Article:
Statistical analyses

The average intake of each food group was calculated using available time points to reflect habitual consumption. We adopted the partition modelling approach for our substitution analysis(Reference Song and Giovannucci42). This involved the use of ordinary least squares regression to estimate the effect of replacing one food group with another by including each in the model simultaneously, along with potential confounders, Dietary Guideline Index score and energy intake. Food groups not involved in a particular substitution were omitted (i.e. no mutual adjustment). Our model initially specified a 1 serve/d lower intake of red or processed meat with a concurrent 1 serve/d higher intake of legumes, nuts and seeds, or wholegrains. The difference between parameter estimates (i.e. regression coefficients and variances) and their covariance were used to estimate the ‘substitution’ effect, as detailed elsewhere(Reference Song and Giovannucci42). We also halved the standard serve size of each food group listed in Table 1 to examine more modest substitutions. HOMA2 insulin sensitivity was log-transformed for analyses to improve test characteristics such as normality(Reference Mather, Hunt and Steinberg43). Model assumptions were checked by visual inspection of residual plots. We found no clear evidence of departures from linearity. This was also confirmed by categorising the food groups being substituted (using evenly spaced cut points) and then comparing regression coefficients at different levels of intake.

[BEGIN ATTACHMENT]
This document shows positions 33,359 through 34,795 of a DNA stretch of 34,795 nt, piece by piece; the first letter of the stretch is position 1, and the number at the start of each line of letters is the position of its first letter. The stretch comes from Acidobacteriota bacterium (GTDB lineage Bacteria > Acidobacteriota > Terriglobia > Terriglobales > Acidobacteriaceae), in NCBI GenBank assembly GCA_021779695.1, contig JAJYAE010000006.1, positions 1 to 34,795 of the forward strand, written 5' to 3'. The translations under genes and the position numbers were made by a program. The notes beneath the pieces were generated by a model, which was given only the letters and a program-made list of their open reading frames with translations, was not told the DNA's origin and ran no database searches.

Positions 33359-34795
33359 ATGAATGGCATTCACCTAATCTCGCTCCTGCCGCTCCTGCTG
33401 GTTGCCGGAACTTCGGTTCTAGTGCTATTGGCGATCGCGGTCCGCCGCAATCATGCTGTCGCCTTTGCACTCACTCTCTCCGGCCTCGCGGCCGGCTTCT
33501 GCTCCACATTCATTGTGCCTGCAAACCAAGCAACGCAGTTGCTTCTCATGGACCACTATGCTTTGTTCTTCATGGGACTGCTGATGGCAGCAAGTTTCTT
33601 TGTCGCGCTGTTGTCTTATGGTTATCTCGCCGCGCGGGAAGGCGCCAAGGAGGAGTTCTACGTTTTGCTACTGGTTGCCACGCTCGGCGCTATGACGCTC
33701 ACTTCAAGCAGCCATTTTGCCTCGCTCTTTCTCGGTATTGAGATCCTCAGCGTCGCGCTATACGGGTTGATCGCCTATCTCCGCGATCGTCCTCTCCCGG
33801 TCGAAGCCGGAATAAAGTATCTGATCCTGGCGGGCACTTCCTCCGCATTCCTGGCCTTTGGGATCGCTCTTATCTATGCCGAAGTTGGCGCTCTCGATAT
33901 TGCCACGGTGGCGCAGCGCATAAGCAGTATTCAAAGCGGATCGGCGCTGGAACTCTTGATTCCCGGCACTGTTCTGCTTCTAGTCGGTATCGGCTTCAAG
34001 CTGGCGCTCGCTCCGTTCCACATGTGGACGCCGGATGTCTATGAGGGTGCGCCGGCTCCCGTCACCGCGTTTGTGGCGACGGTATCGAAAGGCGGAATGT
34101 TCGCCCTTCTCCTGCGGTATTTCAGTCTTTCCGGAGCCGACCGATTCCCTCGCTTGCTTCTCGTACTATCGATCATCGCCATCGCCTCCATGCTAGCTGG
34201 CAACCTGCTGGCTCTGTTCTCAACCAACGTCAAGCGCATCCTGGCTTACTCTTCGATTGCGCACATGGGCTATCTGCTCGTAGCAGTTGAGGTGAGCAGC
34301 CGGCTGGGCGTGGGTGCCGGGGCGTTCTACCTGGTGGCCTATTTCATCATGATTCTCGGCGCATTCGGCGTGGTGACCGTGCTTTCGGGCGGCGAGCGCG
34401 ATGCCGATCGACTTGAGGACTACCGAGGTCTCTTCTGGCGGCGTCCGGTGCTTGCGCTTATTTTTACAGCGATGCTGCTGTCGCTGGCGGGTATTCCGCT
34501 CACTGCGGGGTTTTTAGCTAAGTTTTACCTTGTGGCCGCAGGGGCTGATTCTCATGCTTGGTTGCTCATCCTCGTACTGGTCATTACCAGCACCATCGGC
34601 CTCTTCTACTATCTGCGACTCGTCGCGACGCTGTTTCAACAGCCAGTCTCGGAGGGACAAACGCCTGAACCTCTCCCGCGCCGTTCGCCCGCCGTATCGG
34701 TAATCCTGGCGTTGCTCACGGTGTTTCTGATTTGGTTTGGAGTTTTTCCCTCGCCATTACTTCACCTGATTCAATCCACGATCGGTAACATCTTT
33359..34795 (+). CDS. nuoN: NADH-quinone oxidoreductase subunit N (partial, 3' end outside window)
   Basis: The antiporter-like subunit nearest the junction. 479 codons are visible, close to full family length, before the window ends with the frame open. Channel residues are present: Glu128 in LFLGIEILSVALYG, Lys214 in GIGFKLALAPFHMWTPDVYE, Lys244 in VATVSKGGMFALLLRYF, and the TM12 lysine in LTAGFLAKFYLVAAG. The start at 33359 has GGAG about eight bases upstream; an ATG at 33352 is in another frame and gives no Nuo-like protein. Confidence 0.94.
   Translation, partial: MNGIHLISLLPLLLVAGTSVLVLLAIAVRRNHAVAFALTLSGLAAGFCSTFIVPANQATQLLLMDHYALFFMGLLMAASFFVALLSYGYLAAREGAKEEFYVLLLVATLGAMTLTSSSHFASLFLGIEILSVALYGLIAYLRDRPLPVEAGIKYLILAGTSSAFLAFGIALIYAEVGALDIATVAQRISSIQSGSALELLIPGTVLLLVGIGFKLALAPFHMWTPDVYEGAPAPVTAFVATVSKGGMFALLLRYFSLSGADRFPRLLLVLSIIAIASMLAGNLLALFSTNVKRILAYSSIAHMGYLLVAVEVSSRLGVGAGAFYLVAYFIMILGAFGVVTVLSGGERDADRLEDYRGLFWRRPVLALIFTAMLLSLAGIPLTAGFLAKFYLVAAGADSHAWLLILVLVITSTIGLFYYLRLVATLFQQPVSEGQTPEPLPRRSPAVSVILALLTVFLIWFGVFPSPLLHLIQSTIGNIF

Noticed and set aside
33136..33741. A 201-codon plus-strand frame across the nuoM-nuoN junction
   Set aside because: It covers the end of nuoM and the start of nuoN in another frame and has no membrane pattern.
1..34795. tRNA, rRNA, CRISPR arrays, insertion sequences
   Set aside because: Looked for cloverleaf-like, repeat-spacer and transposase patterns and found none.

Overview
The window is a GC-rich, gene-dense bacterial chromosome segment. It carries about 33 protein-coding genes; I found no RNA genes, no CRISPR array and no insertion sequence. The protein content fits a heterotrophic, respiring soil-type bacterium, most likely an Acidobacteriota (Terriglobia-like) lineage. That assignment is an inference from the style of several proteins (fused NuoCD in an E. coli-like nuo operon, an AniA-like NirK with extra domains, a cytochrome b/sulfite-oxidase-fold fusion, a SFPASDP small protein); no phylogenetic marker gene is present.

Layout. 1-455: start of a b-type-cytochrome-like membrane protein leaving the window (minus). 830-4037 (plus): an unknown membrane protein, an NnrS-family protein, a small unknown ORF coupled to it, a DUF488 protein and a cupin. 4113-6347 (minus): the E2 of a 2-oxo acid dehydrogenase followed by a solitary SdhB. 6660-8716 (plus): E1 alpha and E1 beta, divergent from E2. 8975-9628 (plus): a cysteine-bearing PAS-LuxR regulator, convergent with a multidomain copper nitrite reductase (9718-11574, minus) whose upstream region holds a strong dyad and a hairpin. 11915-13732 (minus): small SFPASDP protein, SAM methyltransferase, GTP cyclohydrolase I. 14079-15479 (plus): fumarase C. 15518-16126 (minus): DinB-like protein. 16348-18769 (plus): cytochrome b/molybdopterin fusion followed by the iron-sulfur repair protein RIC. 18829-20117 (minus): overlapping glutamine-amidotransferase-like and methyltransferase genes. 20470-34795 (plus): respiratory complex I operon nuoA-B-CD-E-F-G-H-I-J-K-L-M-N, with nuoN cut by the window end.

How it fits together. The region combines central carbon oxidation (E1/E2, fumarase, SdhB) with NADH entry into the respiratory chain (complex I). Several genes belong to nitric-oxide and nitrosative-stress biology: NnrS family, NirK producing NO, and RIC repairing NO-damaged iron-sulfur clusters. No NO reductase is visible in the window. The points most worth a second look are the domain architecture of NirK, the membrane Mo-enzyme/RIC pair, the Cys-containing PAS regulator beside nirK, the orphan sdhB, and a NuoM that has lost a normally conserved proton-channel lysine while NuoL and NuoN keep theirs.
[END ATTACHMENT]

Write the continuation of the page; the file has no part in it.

Based on putative risk factors for type 2 diabetes in Australia(Reference Chen, Magliano and Balkau44), analyses were adjusted for potential confounders, including sex (male or female), age at blood draw (years), highest education at CDAH-1 (university, vocational or school), smoking status at CDAH-3 (current, former or never), physical activity (MET-h/week), parental history of diabetes (yes, no or unknown), use of hormonal contraceptives at CDAH-3 (yes or no), use of blood pressure or cholesterol-lowering medication at CDAH-3 (yes or no), energy intake (kJ/d), alcohol intake (g/d) and Dietary Guideline Index score (0–100). We adjusted for educational attainment (a dimension of socio-economic status) at CDAH-1 because it might better reflect early-life influences on lifestyle behaviours in the period leading up to outcome assessment. The average was calculated for continuous covariates evaluated at multiple time points, with physical activity, energy intake and alcohol intake further categorised into fifths using quintiles to minimise the influence of outliers.